To this day, there are still some Armenians living in Turkey, mainly in Istanbul, where the presence of many foreigners made the Turks too nervous to try and wipe them out in 1915. However, their basic human rights are not respected by the government of Turkey. Restrictions are put on the ability of Armenian parents to decide on the education of their children. Restrictions are put on the functioning of Armenian schools in Turkey, as well as on the ability of Armenian churches to have repairs made. Armenian cemetaries are not afforded the same kind of police protection as Turkish cemetaries.

Turkey either destroys historic Armenian architecture and relics or relabels them as products of civilizations other than Armenian. This practice is leading to the obliteration (a cultural genocide) of the historic presence of Armenians in eastern Turkey, a presence which dates back over 2,500 years and predates the arrival of the Turks in Anatolia by over 1,500 years (succintly described by the German Vice Consul at Erzurum, Max Erwin von Scheubner-Richter, as "a culture which is older and much more elevated than that of the Turks").

In its foreign policy, modern Turkey has also shown its hostility towards Armenians. Turkey imposed an illegal blockade on Armenia in 1992, and its late president Turgut Ozal uttered several threats—never repudiated—against Armenia. Turkey has also illegally sent arms and instructors to help arm and train the Azerbajiani army, which was fighting Armenians.

What local Armenian-Americans will be doing to commemorate the Armenian Genocide

April 19, Wreath-laying ceremony (7:30 PM) at the Gomidas monument on Jefferson Ave, followed by a brief candlelight rally at Hart Plaza.

April 24, Talk From the Heart, a regular broadcast on WMUZ 103.5 FM, will have a special program on "April 24th and Its Present Day Ramifications" from 2:00-3:00 PM featuring Rev. Dr. Vahan Tootikian, pastor of the Armenian Congregational Church (Southfield, MI), and Mr. Robert Kachadourian, a lay minister of the same church.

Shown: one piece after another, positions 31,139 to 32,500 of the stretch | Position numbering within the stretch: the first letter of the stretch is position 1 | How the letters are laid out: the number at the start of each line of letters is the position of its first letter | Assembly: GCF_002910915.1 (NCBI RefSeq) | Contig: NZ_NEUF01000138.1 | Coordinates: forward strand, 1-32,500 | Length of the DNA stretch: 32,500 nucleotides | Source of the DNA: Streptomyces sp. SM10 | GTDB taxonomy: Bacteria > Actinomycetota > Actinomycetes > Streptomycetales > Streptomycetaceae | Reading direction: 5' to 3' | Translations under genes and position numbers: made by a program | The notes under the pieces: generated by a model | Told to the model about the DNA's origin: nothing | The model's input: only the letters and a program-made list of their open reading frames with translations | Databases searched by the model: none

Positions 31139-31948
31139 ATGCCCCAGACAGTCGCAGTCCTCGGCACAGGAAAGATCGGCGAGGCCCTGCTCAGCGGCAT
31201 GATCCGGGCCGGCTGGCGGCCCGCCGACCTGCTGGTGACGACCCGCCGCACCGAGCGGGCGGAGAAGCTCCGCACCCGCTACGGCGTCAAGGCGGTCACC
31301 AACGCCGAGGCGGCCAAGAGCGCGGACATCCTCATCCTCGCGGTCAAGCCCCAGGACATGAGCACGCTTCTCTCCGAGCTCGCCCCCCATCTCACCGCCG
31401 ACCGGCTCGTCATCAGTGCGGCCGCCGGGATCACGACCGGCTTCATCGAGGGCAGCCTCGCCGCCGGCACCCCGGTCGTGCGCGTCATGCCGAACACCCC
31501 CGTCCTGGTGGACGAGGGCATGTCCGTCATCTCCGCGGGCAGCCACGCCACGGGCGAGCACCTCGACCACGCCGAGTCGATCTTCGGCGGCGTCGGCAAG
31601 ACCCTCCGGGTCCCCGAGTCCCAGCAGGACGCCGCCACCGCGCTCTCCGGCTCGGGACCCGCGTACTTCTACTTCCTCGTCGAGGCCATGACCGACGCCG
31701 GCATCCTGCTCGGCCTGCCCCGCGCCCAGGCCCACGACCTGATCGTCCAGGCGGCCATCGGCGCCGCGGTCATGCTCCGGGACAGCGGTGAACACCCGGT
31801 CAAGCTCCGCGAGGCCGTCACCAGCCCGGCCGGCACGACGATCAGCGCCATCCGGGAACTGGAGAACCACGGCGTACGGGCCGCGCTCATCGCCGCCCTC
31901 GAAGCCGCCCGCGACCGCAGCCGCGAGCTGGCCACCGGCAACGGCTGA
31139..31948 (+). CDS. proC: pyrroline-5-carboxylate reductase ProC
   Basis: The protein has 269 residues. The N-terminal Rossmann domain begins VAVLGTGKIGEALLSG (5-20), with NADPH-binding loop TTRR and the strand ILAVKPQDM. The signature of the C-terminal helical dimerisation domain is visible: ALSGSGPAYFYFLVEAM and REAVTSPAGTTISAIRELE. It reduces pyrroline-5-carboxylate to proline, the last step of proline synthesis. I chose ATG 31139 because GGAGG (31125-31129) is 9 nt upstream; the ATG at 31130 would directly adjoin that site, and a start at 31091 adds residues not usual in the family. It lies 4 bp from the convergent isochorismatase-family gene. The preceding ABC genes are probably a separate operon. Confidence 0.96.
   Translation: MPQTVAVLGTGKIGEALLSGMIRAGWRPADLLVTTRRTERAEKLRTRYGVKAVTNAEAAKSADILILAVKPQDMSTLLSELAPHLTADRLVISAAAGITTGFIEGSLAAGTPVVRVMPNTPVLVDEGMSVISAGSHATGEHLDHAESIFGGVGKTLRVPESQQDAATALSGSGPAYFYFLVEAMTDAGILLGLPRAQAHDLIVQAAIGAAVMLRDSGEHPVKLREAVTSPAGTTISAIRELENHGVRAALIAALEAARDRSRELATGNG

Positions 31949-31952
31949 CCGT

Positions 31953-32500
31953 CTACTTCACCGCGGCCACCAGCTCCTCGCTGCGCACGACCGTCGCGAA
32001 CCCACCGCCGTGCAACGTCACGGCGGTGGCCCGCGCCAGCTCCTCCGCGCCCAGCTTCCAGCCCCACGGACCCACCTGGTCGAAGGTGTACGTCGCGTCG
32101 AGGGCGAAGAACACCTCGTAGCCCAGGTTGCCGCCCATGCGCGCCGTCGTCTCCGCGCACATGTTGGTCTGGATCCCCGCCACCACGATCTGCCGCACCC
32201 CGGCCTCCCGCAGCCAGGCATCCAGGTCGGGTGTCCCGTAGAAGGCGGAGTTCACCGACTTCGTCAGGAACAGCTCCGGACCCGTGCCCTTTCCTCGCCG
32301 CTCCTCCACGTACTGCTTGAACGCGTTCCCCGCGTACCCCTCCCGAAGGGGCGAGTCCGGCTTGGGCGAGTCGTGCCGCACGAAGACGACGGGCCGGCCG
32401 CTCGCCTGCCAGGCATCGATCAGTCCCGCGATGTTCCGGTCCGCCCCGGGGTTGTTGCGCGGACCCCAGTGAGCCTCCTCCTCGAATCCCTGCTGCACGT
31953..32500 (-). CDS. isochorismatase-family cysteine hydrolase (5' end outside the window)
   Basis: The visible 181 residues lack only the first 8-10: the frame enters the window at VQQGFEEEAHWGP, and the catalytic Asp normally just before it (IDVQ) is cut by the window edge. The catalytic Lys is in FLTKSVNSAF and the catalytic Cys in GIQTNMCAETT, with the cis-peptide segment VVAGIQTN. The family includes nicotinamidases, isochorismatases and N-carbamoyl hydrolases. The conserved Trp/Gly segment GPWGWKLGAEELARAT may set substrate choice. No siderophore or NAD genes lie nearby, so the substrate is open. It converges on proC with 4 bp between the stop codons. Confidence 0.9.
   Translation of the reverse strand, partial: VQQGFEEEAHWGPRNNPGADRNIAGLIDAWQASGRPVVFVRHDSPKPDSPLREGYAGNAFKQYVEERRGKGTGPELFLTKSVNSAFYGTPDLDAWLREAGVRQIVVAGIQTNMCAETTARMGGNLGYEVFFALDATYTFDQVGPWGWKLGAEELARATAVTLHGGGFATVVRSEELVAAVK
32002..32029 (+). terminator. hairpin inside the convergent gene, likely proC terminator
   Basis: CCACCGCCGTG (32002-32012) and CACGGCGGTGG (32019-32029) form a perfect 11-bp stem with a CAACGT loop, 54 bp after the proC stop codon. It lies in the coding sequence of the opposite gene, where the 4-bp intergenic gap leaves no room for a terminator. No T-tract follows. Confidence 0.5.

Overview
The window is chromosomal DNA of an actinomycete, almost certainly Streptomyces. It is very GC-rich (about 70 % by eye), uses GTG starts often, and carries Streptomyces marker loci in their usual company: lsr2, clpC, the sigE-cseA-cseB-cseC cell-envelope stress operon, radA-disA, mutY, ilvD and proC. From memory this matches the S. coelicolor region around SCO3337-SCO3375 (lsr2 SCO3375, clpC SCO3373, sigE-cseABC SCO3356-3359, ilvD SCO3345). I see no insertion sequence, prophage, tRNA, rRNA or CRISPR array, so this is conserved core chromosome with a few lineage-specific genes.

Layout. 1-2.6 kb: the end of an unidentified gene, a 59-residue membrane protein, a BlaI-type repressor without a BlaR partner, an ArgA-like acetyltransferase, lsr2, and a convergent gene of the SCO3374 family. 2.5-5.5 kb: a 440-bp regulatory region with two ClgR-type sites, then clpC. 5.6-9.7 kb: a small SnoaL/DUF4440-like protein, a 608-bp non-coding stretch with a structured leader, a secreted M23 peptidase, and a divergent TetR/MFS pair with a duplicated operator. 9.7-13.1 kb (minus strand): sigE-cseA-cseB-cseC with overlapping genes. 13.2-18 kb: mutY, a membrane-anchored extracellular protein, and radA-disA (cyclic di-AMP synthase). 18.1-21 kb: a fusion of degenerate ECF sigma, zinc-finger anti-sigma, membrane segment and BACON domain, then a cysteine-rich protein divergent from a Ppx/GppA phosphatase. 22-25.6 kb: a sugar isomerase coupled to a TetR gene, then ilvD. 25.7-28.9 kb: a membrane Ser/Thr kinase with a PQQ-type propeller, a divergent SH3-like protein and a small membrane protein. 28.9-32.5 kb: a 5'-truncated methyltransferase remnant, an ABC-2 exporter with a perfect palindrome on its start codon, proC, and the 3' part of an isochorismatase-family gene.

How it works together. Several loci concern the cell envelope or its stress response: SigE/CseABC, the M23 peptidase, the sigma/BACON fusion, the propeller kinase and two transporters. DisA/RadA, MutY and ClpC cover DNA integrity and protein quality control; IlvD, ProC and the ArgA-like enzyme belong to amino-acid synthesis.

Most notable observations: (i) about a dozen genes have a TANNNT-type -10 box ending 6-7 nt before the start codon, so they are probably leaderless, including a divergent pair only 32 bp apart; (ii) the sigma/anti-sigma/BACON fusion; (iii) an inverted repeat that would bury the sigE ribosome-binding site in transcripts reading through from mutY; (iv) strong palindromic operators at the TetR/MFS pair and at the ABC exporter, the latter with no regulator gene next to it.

April 24, A memorial church service (beginning at 7:00 PM) and memorial dinner at St. Sarkis Armenian Church (Dearborn, MI).

April 28, A special memorial service will be held at St. John's Armenian Church (Southfield, MI) following the Sunday Mass which begins at 10:30. At 12:30 PM, a memorial dinner will be held at which Rev. Stuart Winster, Director of the British branch of Christian Solidarity International, an international human rights group, will be the keynote speaker.

Appendix I: Statements made by U.S. Presidents on the Armenian Genocide

Herbert Hoover wrote in his memoirs: "Probably Armenia was known to the American school child in 1919 only a little less than England . . . . of . . . the staunch Christians who were massacred periodically by the Mohammedian [sic] Turks, and the Sunday School collections [of] over fifty years for alleviating their miseries . . . .

President Reagan signed a proclamation, on April 22, 1981, which read in part, "Like the genocide of the Armenians before it and the genocide of the Cambodians which followed it—and like too many other such persecutions of too many other peoples—the lessons of the Holocaust must never be forgotten."

President Bush issued a news release in 1990 calling on all Americans to join with Armenians on April 24 in commemorating the "more than a million Armenian people who were victims".

President Clinton issued a news release on April 24, 1994, to commemorate the "tragedy" that befell the Armenians in 1915.

Appendix II: World Recognition of the Armenian Genocide

April 6, 1996